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Be Happier by Decluttering
Virginia Wells

Virginia Wells

The question to ask to encourage others to sort out their stuff

When you live with others, how do you encourage them to sort out their stuff? There is one question which I find to be the most helpful to motivate other people to declutter and organise their things. That question is, “How do you feel in this space?”

Finding Motivation for Decluttering & Organising

Finding the motivation to declutter can be challenging. A helpful starting point is to become aware of how you feel in an uncluttered space. This is true too when it comes to helping others to commit to decluttering an area.

Try This Exercise

Try this visualisation exercise yourself. Imagine a place where you love to hang out. Perhaps think of a place you like to go on holiday and you’re in the uncluttered hotel room or Airbnb. What does the space look like? Is it clean or dirty? Is it tidy or cluttered? What does it smell like? Is the airflow fresh and flowing nicely or stagnant and still? Does it have a pleasant, clean smell or is it a bit funky? How do you feel in the space? Calm? Stressed? Do you want to stay or leave? Can you find the things you want or are they lost in the clutter?

Ok, now consider a cluttered room. Imagine the space filled with boxes, piles of stuff all around. Go through the same questions? How does the room look, smell and feel. What feelings come up for you imagining a cluttered space?

Help Connect Others To Their Feelings

Now you’ve tried this exercise for yourself, you’ll understand how helpful connecting to your feelings can be to find the motivation to declutter and organise.

If you’re trying to convince others in your house to be organised, or declutter a space, helping them tune in to their feelings is very helpful. Guide them to connect with how a messy room and a tidy room make them feel. Generally speaking, most people feel overwhelmed and stressed or worried in a cluttered environment. In an organised space they feel calm, focused and relaxed.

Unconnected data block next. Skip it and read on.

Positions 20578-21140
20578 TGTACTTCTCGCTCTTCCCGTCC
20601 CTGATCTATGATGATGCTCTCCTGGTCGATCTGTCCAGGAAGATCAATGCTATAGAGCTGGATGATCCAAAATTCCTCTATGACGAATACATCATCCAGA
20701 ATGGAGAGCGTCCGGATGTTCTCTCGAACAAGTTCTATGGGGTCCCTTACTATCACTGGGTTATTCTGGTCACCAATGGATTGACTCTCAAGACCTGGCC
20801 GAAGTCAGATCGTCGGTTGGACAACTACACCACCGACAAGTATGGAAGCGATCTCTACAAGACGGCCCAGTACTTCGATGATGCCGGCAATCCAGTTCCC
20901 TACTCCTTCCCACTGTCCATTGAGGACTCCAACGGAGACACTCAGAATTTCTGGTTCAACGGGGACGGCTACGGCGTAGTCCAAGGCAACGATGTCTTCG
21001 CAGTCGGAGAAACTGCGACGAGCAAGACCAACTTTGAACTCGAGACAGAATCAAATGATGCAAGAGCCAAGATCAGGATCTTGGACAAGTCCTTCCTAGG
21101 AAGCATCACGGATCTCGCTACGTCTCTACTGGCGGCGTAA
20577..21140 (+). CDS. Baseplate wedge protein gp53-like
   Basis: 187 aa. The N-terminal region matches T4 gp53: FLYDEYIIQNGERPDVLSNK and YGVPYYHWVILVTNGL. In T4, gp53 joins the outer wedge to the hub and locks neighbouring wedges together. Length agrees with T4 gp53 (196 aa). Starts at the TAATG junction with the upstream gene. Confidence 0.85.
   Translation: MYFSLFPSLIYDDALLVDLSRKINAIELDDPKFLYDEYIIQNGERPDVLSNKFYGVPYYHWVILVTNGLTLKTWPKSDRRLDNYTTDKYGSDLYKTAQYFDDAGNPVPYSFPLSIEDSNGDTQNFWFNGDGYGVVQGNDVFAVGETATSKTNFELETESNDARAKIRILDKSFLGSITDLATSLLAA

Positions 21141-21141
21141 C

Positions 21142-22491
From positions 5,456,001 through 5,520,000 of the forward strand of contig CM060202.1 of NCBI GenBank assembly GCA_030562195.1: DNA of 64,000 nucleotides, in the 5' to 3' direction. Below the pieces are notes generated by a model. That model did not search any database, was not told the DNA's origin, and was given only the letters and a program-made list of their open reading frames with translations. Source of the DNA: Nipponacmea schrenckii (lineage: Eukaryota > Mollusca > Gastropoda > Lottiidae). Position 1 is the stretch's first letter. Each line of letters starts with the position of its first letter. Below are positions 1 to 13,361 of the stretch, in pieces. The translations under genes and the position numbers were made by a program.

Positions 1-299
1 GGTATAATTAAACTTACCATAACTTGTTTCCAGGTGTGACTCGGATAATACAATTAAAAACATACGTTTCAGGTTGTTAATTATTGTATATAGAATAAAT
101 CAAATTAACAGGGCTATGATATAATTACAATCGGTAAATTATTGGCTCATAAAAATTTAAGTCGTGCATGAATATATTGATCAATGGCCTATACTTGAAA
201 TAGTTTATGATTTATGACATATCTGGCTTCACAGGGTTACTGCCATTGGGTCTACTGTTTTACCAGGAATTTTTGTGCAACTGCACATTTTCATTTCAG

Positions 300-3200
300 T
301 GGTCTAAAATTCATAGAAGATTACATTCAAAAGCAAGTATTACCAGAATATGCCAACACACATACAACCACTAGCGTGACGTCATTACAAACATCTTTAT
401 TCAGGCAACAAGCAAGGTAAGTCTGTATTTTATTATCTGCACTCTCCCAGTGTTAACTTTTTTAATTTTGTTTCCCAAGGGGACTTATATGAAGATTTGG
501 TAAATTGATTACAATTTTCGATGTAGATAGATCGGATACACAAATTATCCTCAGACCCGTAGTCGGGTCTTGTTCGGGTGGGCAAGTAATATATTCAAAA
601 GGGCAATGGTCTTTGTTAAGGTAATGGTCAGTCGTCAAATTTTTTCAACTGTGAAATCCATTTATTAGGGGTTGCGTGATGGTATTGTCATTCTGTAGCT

For example, if you’re trying to convince your kids regularly to tidy up their toys, it can be great to connect them to these feelings. When it’s all tidy, get them to tune in to how it feels to be in the clean and tidy room. Can they find what they want? Is it fun to play in there? When the room is next out of control, check-in with them again. When they’re sitting amongst a mountain of toys, and they’re frustrated that they can’t find “Little Bunny”, connect them to the feelings of frustration and sadness they are experiencing. You can then make them aware that they have control over this out-of-control feeling. Over time, they will recognise the benefits of tidying up. 

This doesn’t mean, of course, that they will magically clean it up when you ask. When their room is out of control and a mess, overwhelm sets in for them just like it does for us. So you can then offer a suggestion on how to get started such as, “Why don’t you pop your blocks away?” Show them how to take one step and then the next to regain the feeling of calm they had when the room was tidy.

When you are helping another adult, not your child, offering one first step is still helpful. Overwhelm is very real and sometimes we need help to see the first step forward even when the path is still obscured.

Everyone Feels Differently

Keep in mind that everyone’s expectations and feelings are different. Your idea of tidy and organised is different to mine or your child’s. I mention this because sometimes when you ask someone to connect in with the feeling of an uncluttered room, they might actually feel okay with it. So if you hear them say that it’s fine, they’re comfortable, then take some time to reflect on that. Are your expectations higher than theirs? Can you come to a compromise as to what is acceptable?

If you think their view of uncluttered is unreasonable, unclean, unhygienic or damaging to them in some way, then maybe there’s more to it. Some will feel safe with stuff around them. Some feel comforted and less alone. They may have hoarding disorder. Either way, talking openly about stuff and how they feel around it (or not being around it) can give you some talking points to bring awareness to it. They might even want to discuss it further with a psychologist.

There you have it, the one question to ask to encourage others to sort out their stuff. Here’s a question for you… How does a cluttered room make you feel? Do you feel calm or stressed or something else? Come and share your thoughts in the WellSorted Facebook Group

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